France is a great destination for digital nomads as it is a well-developed European country with favorable infrastructures.
The French way of life is relatively slow and easy.
If you are a remote employee, labor laws make work very tolerable, limiting the working hours per week to a total of 35 hours. This provides you with considerable free time, where you can enjoy countless perks of living in France and savor the “joie de vivre” if you will.
Let's see how you can enjoy France as a digital nomad and a location-independent worker.
Does France Have a Digital Nomad Visa?
Unfortunately, France does not offer a specific visa for digital nomads. Most non-French citizens, though, can enter the country for a period of 90 days through the Schengen Area agreement.
Although working during this time is technically not allowed, remote work is generally accepted.
However, you must apply for a long-term stay visa if you want to work and stay in France for over 90 days.
This visa permits applicants to stay in France for up to a year and work as self-employed individuals or freelancers. The visa application process can be complicated, and it is essential to understand all the technicalities.
We will attempt to clarify all the details to ensure a smooth application process.
France Visa Process Overview for Digital Nomads
If you’re not from the EU/EEA, you must apply for a visa before entering France.
As mentioned, the most used visa for digital nomads is the Long-Term Stay Visa. It allows you to stay in France for up to one year. By holding this visa, you can conduct your work as a freelancer or self-employed.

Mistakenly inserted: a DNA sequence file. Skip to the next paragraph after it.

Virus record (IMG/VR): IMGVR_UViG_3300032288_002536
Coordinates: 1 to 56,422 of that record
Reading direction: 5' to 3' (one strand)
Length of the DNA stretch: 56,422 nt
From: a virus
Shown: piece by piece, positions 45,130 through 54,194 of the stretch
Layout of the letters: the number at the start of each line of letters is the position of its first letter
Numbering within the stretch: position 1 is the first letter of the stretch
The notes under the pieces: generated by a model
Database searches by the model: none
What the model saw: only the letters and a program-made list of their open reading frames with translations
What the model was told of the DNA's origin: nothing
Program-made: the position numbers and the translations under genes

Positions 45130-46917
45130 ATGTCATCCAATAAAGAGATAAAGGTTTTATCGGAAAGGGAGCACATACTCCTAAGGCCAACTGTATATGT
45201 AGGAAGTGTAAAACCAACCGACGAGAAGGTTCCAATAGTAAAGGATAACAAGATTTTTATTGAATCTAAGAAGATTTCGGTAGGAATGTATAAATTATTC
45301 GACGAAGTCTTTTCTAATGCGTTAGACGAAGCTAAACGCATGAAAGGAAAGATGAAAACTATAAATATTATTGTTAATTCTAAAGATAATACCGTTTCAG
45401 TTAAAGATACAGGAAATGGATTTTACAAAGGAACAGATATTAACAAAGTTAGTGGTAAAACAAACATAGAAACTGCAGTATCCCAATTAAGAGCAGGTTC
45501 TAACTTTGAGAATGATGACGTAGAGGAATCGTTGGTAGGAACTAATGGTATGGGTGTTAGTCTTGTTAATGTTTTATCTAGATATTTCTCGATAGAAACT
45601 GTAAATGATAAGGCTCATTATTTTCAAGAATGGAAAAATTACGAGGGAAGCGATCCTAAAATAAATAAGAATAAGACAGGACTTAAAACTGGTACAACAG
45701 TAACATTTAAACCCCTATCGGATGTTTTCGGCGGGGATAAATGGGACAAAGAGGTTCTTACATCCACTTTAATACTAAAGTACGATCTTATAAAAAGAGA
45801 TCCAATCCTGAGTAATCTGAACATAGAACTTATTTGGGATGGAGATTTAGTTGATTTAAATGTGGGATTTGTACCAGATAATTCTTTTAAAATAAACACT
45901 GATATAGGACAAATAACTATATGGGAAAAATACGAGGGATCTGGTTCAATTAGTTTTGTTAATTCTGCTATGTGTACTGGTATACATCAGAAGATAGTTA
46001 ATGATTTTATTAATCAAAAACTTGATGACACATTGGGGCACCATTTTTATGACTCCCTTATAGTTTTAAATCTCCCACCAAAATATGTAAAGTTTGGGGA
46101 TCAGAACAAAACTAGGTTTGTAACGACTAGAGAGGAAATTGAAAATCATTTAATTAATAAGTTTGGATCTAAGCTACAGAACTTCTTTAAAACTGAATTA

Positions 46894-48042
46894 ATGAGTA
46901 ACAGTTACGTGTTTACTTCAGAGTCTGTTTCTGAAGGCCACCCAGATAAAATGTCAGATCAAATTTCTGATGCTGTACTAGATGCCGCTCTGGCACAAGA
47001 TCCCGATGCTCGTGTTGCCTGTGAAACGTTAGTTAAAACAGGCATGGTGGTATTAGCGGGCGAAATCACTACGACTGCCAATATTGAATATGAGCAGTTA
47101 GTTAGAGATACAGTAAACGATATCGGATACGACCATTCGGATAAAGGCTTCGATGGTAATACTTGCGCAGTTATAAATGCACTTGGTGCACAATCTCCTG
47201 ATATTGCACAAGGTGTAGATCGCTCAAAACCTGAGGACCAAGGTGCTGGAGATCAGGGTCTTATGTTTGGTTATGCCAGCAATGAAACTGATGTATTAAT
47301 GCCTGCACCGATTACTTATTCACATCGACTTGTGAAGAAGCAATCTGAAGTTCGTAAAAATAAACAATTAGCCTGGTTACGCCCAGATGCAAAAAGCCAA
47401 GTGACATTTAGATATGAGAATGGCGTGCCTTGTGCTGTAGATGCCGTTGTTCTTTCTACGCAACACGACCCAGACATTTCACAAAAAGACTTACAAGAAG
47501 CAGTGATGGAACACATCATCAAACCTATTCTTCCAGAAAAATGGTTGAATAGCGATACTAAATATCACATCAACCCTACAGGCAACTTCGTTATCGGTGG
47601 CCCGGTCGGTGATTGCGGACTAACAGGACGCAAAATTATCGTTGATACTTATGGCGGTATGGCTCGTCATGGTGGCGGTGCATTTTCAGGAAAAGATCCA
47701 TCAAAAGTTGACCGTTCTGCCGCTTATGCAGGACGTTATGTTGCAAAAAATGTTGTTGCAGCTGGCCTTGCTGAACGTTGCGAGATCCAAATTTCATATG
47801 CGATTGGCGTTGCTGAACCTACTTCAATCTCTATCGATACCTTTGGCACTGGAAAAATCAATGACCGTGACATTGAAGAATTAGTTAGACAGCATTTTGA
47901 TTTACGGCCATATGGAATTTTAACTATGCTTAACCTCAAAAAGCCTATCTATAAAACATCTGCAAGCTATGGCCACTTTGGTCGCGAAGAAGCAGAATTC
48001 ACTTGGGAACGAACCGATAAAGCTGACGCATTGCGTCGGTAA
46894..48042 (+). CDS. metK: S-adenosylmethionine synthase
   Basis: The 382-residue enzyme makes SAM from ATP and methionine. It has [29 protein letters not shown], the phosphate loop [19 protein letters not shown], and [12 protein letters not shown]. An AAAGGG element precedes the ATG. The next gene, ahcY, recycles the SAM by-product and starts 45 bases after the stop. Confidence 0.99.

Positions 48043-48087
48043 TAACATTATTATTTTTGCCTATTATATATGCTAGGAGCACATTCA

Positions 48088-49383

The process is easier if you plan on working with a business based outside of France.
For any stay in France exceeding 90 days, you must apply in advance for a long-stay visa. In this instance, your nationality does not exempt you from the requirements.
Whatever the time of your planned stay, your long-stay visa must be between three months and one year. To extend your stay beyond your visa's validity period, you must apply for a residence permit at a prefecture.
During its validity period, the Long-Stay Visa is equivalent to a Schengen visa, enabling you to move around and stay in the Schengen Area outside France for periods not exceeding 90 days over any period of 180 consecutive days, under the same conditions as if you held a Schengen visa.
Who Can Apply for France Long-Term Stay Visa?
Non-EU digital nomads who want to stay longer than 90 days can apply for a Long-Term Stay Visa.
Most nationalities are subject to Long-Stay Visa requirements to stay in for more than 90 days, except for:
- Citizens of the European Union, Monaco, and Andorra, for all territories.
- Citizens of the European Economic Area (EEA) and Switzerland, except French Polynesia, New Caledonia, Wallis-et-Futuna, and the French Southern and Antarctic Lands (TAAF).
How to Apply for France Long-Term Stay Visa As A Digital Nomad